Wednesday, November 17, 2010

Physics News: NASA's Chandra Satellite Discover the Nearest Black Hole


ScienceDaily (Nov. 15, 2010) — Astronomers use NASA Chandra X-ray Observatory have found evidence of the youngest black hole known to exist in our cosmic neighborhood. Black hole of 30 years provides a unique opportunity to observe the object type that develops from the initial phase.

Black holes may help scientists better understand how massive stars explode, whether the remaining arrives in the form of a black hole or neutron star, and how many black holes that exist in our galaxy and other galaxies.
The object of this 30-year-old is a remnant of SN 1979C (a supernova in the galaxy M100 about 50 million light years from Earth). Data from the Chandra (NASA's Swift satellite), the European Space Agency's XMM-Newton and the German Rosat observatory revealed that there are bright sources of X-rays which remained stable during the observation done since 1995 until 2007. This indicates that the object is a black hole which is formed either by the material that interested in it that come from supernovae or binary companion.
"If our interpretation is correct, then this is the closest example of the birth of a black hole that can be observed," said Daniel Patnaude of the Harvard-Smithsonian Center for Astrophysics in Cambridge, Mass., who led the research.
Scientists think SN 1979C was first discovered by an amateur astronaut in 1979 and formed when the collapse of a star about 20 times bigger than the sun. Many new black hole in the universe have been detected much earlier in the form of gamma-ray burst / Gamma-ray bursts (GRB).
However, SN 1979C is different because it is much more closely and included in the class was not associated with GRB supernovae. Existing theory predicts that most of the black hole in the universe should be formed when the core of the star sebauah GRB destroyed and not produced.
"It's probably the first observation of how black holes formed," said co-author Abraham Loeb, who is also from the Harvard-Smithsonian Center for Astrophysics. "However, it is very difficult to detect this type of birth of a black hole because it requires X-ray observations during several decades (decades) for all this. "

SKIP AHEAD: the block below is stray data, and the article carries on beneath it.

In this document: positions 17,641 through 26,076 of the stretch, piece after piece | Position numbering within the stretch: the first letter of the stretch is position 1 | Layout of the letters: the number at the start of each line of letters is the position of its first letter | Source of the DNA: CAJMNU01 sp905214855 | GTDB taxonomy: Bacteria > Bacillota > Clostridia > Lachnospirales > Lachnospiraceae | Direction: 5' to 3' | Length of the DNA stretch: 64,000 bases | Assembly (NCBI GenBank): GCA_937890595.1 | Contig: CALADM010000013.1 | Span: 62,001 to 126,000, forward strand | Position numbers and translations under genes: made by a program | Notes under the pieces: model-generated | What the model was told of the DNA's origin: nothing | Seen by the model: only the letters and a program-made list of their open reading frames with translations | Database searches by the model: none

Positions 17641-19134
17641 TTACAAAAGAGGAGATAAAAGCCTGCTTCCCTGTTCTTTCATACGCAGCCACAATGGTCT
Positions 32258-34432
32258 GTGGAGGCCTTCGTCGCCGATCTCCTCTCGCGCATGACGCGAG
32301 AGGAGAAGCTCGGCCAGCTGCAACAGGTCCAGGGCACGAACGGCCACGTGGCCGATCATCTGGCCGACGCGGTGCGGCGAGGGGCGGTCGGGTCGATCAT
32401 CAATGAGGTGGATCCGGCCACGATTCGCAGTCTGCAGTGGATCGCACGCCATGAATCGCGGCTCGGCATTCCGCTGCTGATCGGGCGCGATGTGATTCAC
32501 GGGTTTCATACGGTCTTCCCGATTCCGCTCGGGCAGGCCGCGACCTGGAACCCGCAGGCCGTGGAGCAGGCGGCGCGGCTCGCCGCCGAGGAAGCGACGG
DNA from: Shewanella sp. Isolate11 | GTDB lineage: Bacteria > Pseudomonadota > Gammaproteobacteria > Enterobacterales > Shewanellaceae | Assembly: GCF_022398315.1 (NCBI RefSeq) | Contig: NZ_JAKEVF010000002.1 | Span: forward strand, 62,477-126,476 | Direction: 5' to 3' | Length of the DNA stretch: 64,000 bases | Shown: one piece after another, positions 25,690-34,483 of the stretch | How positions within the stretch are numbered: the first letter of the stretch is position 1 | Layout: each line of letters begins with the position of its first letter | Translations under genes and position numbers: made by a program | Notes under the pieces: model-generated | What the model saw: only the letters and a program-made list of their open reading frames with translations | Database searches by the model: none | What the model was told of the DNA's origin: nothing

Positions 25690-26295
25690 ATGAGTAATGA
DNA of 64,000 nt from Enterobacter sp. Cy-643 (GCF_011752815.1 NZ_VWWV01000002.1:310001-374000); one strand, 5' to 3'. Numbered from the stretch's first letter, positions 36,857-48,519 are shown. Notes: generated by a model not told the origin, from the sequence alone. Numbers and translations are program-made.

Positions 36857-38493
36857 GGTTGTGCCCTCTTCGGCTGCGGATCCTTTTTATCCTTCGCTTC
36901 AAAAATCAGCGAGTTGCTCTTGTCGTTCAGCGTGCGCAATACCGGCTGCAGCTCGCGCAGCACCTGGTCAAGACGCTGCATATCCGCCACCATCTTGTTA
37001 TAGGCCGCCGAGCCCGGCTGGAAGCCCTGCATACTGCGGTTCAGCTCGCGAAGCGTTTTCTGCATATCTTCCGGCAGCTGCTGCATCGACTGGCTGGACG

The idea of observing a black hole about 30 years old, are in accordance with the facts of recent theoretical. In 2005, the theory presented in that light optical light from a supernova is powered by a jet from a black hole that can not penetrate the hydrogen to form a GRB star. These results were seen in the observations of SN 1979C is so in accordance with the theory.
Although the evidence points to a newly formed black hole in SN 1979C, another interesting possibility is that a young neutron star that spins faster with a strong solar wind of high energy particles can affect the X-ray emission. This will make objects in SN 1979C as a "pulsar wind nebula" and the youngest neutron star known. Pulsar is a source of radio waves in space. The most famous example is the Crab Pulsar as a pulsar wind nebula is brightest around 950 years old.
"This is very useful to see how the consistency of some of the most advanced telescope in space, such as Chandra, who can help solve this case," said Jon Morse, Astrophysics Division at NASA's Science Mission Directorate.
The results of this study will appear in the journal New Astronomy, written Patnaude, Loeb, and Christine Jones of the Harvard-Smithsonian Center for Astrophysics. NASA's Marshall Space Flight Center in HuntsvilleAla, managing programs for the institute Chandra Science Mission Directorate in Washington. Smithsonian Astrophysical Observatory controls Chandra science and flight operations from Cambridge.
For more information about Chandra, including images and other multimedia, visit http://chandra.nasa.gov and http://chandra.harvard.edu
(Source: http://www.sciencedaily.com/releases/2010/11/101115151623.htm)


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